DBF Preview: Love and Danger in Occupied France with Kate Mosse and Michèle Roberts

“Bringing to life a people at war…”

The 2012 Program of the Durham Book Festival is full of exciting and highly anticipated events, but there is one in particular which promises to be an especially rewarding experience. Featuring two very highly acclaimed modern novelists, ‘Love and Danger in occupied France: Kate Mosse and Michèle Roberts’, is an event for which I would certainly advise any reader to look into buying tickets.

Both authors have achieved great names for themselves already in the UK, and it is an honour to have them here in Durham. British author Kate Mosse’s novel Labyrinth retained its position of number one in the charts for half a year, and sold nearly two million copies. Labyrinth also was designated the ‘Best Read’ at the British Book Awards in 2006, in which year it was also the biggest selling title. Whilst Labyrinth was still going on to achieve further acclaim, Mosse’s second book in her Languedoc Trilogy, entitled Sepulchre, began its own success story on the literary scene. Mosse’s third and last novel in this trilogy, Citadel, was published in September, and is set to be one of the most successful yet, and Mosse’s main focus at this highly popular Book Festival event. Joining her on the stage is half-English and half-French Michèle Roberts. Roberts is the flourishing author of twelve highly-acclaimed novels, including The Looking Glass and Daughters of the House, the latter of which won the WHSmith Literary Award and was also shortlisted for the Booker Prize. Alongside Mosse’s Citadel, Roberts will be presenting her new novel Ignorance. Both novels are set in the uncertain times of World War II, and follow the experiences and thoughts of their beautifully depicted characters in the turmoil that was Nazi-occupied France. Citadel tells us the courageous and heart-quickening story of the clandestine operations of a group of female French resistant fighters. Ignorance is described as “a mesmerising exploration of guilt, faith, desire and judgment, bringing to life a people at war in a way that is at once lyrical and shocking.”[1] In ‘Love and Danger in occupied France: Kate Mosse and Michèle Roberts’ both books will be discussed, and their secrets and origins revealed.

However, neither Kate nor Michèle are worth hearing only for their literary achievement. Both women have been involved in many other pursuits aside from writing, and they present treasured and active parts of the community. Kate Roberts is not only an author but a broadcaster, and has also written several plays, short stories, and articles, whilst Roberts has published several works of poetry and short stories in addition to her novels. Mosse has a column in British book trade magazine, The Bookseller and writes for several American papers. Readers might find it particularly interesting to know that her first play was commissioned by well-known comedian Sandi Toksvig. Film rights from Mosse’s stand-alone novel Winter Ghosts have been sold to a well-known film company.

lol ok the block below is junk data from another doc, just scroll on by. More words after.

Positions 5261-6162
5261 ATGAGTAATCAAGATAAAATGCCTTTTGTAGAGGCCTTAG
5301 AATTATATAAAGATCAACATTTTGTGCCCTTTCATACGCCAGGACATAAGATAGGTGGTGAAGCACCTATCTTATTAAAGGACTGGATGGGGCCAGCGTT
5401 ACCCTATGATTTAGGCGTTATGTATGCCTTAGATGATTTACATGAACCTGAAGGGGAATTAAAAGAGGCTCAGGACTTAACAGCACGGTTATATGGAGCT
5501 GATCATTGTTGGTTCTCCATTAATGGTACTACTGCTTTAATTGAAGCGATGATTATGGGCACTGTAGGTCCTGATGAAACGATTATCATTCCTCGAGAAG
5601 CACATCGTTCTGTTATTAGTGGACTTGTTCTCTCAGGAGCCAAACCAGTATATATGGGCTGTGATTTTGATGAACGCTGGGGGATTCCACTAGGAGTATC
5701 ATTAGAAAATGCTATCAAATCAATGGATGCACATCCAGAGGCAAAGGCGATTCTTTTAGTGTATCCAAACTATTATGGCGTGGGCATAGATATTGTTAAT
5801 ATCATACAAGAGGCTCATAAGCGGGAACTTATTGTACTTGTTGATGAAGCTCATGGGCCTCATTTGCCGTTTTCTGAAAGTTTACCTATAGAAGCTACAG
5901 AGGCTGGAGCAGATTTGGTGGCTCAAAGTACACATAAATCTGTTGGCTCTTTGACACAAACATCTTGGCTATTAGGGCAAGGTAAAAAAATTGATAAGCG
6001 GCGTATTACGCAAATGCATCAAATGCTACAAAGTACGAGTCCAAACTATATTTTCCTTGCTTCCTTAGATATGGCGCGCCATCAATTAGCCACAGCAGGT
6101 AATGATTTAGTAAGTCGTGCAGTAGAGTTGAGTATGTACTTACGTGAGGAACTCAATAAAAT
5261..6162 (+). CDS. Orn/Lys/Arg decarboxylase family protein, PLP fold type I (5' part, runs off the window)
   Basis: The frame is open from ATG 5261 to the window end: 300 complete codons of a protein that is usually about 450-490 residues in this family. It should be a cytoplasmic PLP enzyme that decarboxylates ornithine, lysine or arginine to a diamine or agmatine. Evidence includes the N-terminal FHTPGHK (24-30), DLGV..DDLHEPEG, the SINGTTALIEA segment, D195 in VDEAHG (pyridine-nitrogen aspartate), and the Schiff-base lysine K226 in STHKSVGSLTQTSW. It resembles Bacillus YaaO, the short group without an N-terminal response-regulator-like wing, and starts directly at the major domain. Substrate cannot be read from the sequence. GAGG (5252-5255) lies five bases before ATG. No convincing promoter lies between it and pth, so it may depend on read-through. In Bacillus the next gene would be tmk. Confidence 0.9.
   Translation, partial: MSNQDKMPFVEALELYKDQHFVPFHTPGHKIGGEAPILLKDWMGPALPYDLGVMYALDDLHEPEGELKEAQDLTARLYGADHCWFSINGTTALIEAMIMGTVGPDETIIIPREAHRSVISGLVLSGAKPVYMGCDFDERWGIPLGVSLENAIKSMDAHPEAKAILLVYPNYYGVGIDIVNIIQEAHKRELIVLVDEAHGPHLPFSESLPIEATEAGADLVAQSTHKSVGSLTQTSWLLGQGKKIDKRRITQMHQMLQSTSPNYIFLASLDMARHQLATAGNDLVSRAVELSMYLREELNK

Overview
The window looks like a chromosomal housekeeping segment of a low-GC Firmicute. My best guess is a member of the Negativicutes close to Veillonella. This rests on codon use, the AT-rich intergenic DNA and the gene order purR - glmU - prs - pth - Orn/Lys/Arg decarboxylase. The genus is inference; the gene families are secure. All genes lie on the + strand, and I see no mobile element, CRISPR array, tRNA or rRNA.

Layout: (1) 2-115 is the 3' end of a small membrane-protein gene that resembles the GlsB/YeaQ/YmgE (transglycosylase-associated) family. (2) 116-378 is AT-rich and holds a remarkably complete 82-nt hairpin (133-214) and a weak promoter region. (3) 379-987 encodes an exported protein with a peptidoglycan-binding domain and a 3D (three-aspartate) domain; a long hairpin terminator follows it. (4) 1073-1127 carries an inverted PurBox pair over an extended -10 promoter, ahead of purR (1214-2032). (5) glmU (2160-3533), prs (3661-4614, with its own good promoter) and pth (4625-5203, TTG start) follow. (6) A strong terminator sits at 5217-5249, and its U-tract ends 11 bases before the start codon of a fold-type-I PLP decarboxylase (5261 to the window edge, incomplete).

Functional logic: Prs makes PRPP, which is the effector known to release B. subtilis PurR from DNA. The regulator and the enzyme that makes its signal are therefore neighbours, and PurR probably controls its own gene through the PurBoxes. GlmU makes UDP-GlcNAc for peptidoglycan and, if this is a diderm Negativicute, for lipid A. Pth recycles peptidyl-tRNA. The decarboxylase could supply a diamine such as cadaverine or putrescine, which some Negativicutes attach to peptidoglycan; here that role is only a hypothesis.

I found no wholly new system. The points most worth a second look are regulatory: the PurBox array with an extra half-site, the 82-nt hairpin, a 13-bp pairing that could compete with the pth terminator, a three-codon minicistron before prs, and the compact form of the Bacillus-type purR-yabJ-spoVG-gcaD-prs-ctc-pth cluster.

But more important than these accomplishments, both Mosse and Roberts use their success to have a direct impact on society and the literary world. Roberts is a Fellow of the Royal Society of Literature, a member of PEN and The Society of Authors. Kate Mosse co-founded the highly esteemed Orange Prize for Fiction, which was established in 1996 with the express view of celebrating the success of fiction by female authors worldwide. She regularly judges literary and writing competitions and is a true champion of literary and reading throughout Great Britain. She is also one of the leading figures of the campaign to save libraries from closure across the country. Her efforts were recognised in the year 2000, when she was named European Woman of Achievement for Contribution to the Arts. Roberts was also offered an O.B.E in recognition of her works, but turned it down on the grounds of her political views. Both authors present shining role models for young women across the UK. Roberts in particular showed a determination to succeed as a young woman whatever the circumstances, when she attended studies English Language and Literature at Somerville College, Oxford, during a period when most Oxford Colleges would not accept women. This event promises to be not only an opportunity to see and hear two great novelists, but also two very interesting people; an opportunity not to be missed.

‘Love and Danger in occupied France: Kate Mosse and Michèle Roberts’ is taking place at Durham Town Hall on Sunday 28th October at 6pm. If you might be interested in attending this event then tickets can be purchased online at www.durhambookfestival.com/2012-programme.

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[1] http://www.micheleroberts.co.uk/my_books.htm, Last accessed 25/20/12

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